BOSTON, June 10 (Reuters) - The allure of hedge funds grew in April when investors added $18.6 billion in new money to these portfolios, according to a survey, even as their performance again lagged behind stock and bond markets' returns.
Investors sent nearly twice as much cash into hedge funds in April than in March when they added $10.6 billion, data from industry groups TrimTabs/BarclayHedge show. Multi-strategy hedge funds were the most popular, attracting $6 billion. Fixed income funds took in $5 billion and event-driven funds that bet on mergers, for example, saw $3.2 billion in inflows.
Fresh demand, fueled in part by rising equity markets which have made wealthy hedge fund investors even richer and given them fresh money to put to work, stands in stark contrast to industry returns, however.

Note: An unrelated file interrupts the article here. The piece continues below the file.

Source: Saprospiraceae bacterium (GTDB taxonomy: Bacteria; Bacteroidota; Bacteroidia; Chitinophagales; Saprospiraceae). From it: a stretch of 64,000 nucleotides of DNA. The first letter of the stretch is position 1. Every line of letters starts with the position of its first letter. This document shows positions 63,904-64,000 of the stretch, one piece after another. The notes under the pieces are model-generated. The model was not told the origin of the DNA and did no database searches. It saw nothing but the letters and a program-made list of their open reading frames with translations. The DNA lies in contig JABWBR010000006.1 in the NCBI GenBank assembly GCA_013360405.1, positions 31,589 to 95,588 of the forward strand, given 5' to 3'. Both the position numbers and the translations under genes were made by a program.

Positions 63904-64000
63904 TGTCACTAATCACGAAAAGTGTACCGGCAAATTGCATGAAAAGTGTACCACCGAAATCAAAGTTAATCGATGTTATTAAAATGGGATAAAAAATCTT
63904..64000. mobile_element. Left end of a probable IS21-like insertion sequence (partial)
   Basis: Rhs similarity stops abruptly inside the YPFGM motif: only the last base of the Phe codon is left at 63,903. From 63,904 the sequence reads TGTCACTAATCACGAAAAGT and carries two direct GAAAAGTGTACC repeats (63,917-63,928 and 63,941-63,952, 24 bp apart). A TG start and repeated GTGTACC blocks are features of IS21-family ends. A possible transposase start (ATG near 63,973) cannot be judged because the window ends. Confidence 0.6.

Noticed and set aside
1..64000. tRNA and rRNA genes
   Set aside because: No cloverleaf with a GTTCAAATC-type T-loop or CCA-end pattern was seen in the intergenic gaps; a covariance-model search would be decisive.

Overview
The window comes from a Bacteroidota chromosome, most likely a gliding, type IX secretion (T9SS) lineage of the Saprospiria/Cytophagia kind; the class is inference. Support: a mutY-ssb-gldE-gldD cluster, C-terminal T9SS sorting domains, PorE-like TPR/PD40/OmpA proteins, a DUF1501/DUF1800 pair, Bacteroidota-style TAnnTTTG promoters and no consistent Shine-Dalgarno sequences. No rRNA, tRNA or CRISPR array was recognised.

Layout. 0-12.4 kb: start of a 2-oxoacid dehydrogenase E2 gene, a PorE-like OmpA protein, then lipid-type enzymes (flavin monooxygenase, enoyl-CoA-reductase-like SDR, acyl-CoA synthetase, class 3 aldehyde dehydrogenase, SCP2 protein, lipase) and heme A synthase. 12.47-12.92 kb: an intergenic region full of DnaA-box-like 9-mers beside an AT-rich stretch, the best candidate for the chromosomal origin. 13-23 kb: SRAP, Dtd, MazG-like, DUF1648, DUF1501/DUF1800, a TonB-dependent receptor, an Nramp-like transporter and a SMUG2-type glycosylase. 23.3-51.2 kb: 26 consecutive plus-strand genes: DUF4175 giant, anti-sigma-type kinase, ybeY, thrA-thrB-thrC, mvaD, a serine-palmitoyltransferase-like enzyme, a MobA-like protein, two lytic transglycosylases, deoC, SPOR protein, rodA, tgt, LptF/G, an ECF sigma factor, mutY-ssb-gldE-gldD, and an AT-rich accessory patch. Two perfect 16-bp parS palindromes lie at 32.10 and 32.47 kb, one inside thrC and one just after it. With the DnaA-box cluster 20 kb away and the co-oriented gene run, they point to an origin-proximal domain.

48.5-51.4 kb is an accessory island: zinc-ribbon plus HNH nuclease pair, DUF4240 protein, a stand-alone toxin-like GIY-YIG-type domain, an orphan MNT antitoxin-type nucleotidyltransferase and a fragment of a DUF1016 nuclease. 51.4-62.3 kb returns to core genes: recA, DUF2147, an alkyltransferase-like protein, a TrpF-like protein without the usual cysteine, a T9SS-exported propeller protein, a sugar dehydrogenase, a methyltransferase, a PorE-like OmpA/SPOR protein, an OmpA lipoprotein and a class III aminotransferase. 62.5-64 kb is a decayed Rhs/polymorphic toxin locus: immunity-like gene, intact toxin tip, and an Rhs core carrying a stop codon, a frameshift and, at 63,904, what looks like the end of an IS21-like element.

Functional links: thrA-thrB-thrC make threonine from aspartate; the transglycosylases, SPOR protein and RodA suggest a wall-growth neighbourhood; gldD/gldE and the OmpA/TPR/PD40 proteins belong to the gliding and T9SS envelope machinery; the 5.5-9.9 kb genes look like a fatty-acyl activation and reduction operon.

The average hedge fund earned 1.99 percent through May, less than the 4.18 percent gain of the Barclays Capital Government/Credit Bond Index and the S&P 500's 4.95 percent gain. Hedge fund performance numbers are reported more quickly than flow data.
"Hedge funds are supposedly sophisticated investments, and people want to be with those kinds of managers," said David Santschi, chief executive officer at TrimTabs Investment Research, adding, "But hedge funds performance in the last years suggests that they may not be so sophisticated at all."
In the first four months of 2014, hedge funds took in $56.4 billion in new money, more than three times the $16.9 billion they took in during the same time in 2013. In April 2013, hedge funds added only $429.9 million in new money.
(Reporting by Svea Herbst-Bayliss; Editing by Jonathan Oatis)